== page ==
Glastonbury becomes latest victim of coronavirus outbreak as festival is cancelled
Glastonbury has become the latest victim of the coronavirus pandemic after organisers cancelled the festival.
Tickets for this year’s festival will roll over to next summer instead.
In a statement, organisers said: “We are so sorry to announce this, but Glastonbury 2020 will have to be cancelled, and this will be an enforced fallow year for the Festival.
“Clearly this was not a course of action we hoped to take for our 50th anniversary event, but following the new government measures announced this week – and in times of such unprecedented uncertainty – this is now our only viable option.
“We very much hope that the situation in the UK will have improved enormously by the end of June. But even if it has, we are no longer able to spend the next three months with thousands of crew here on the farm, helping us with the enormous job of building the infrastructure and attractions needed to welcome more than 200,000 people to a temporary city in these fields.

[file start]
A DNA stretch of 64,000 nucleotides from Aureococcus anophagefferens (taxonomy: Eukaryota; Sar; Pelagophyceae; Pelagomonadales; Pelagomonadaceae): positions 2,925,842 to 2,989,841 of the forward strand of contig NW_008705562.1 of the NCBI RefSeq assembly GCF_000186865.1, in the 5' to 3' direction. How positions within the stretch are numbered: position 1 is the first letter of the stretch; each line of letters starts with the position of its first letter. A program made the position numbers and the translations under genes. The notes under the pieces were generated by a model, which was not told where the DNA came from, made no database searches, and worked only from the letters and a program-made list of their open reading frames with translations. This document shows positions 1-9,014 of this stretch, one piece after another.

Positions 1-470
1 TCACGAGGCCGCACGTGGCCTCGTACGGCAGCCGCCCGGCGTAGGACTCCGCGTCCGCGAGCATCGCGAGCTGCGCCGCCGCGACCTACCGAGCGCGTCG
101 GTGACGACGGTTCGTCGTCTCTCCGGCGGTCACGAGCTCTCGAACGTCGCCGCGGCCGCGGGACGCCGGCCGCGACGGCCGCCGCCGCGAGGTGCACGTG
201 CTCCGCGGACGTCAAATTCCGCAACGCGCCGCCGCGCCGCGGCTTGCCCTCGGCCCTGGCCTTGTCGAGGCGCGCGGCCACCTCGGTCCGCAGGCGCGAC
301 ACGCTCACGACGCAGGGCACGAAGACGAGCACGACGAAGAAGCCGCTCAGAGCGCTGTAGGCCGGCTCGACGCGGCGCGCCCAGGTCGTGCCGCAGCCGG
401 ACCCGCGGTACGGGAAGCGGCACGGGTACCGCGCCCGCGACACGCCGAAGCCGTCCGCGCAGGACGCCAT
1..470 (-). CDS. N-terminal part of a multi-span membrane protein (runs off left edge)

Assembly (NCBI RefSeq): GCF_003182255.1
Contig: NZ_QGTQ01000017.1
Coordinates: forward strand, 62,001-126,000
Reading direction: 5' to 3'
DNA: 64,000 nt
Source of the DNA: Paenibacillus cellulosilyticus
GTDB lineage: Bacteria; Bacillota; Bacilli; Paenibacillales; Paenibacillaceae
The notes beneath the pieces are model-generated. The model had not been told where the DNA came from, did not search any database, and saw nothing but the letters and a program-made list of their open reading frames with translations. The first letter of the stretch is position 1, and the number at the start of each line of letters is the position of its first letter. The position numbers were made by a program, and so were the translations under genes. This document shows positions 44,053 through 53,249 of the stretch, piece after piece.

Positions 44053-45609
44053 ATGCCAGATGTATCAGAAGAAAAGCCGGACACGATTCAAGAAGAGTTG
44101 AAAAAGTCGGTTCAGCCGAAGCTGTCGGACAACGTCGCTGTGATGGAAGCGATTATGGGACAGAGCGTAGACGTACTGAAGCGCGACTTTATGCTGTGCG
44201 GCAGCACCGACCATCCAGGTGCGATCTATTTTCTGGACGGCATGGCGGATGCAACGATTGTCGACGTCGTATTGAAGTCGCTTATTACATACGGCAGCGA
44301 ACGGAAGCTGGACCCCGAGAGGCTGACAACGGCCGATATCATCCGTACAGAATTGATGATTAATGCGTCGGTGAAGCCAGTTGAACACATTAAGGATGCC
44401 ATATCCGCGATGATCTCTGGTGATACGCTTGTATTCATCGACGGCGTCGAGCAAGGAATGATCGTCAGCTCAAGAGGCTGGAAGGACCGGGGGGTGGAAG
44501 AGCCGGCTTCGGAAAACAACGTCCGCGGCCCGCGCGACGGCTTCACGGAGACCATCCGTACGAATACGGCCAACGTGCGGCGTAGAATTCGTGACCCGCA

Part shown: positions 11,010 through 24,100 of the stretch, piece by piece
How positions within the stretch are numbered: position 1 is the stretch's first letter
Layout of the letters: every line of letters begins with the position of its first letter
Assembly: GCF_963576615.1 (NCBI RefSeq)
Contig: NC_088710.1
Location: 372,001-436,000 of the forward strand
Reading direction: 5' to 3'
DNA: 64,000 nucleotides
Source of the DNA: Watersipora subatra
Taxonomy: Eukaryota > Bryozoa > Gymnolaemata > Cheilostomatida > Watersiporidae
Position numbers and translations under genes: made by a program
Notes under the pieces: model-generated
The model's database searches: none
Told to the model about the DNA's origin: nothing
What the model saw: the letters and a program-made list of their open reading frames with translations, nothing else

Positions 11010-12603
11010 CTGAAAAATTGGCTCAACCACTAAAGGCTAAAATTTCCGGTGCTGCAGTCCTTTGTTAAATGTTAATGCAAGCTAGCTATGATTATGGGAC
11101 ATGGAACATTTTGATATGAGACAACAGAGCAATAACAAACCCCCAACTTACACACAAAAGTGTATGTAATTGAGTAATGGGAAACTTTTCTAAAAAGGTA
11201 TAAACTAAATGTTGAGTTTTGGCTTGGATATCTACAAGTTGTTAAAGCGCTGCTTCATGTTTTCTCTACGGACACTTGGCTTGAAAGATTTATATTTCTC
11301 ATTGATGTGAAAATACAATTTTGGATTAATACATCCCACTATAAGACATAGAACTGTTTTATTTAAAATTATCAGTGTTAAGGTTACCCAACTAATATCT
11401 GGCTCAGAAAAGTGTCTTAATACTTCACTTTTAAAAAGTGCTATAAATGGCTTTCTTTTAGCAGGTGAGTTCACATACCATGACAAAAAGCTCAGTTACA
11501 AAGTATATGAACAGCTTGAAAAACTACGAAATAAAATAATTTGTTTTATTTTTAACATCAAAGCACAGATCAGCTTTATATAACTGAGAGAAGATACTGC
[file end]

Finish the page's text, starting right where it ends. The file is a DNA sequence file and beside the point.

“We would like to send our sincere apologies to the 135,000 people who have already paid a deposit for a Glastonbury 2020 ticket. The balance payments on those tickets were due at the beginning of April and we wanted to make a firm decision before then.”
They continued: “We understand that it is not always easy to secure a Glastonbury ticket, which is why we would like to offer all those people the chance to roll their £50 deposit over to next year, and guarantee the opportunity to buy a ticket for Glastonbury 2021.
“For those who are happy to roll their deposit over, that will happen automatically.
“The cancellation of this year’s Festival will no doubt come as a terrible blow to our incredible crew and volunteers who work so hard to make this event happen.
“We were so looking forward to welcoming you all for our 50th anniversary with a line-up full of fantastic artists and performers that we were incredibly proud to have booked. Again, we’re so sorry that this decision has been made.”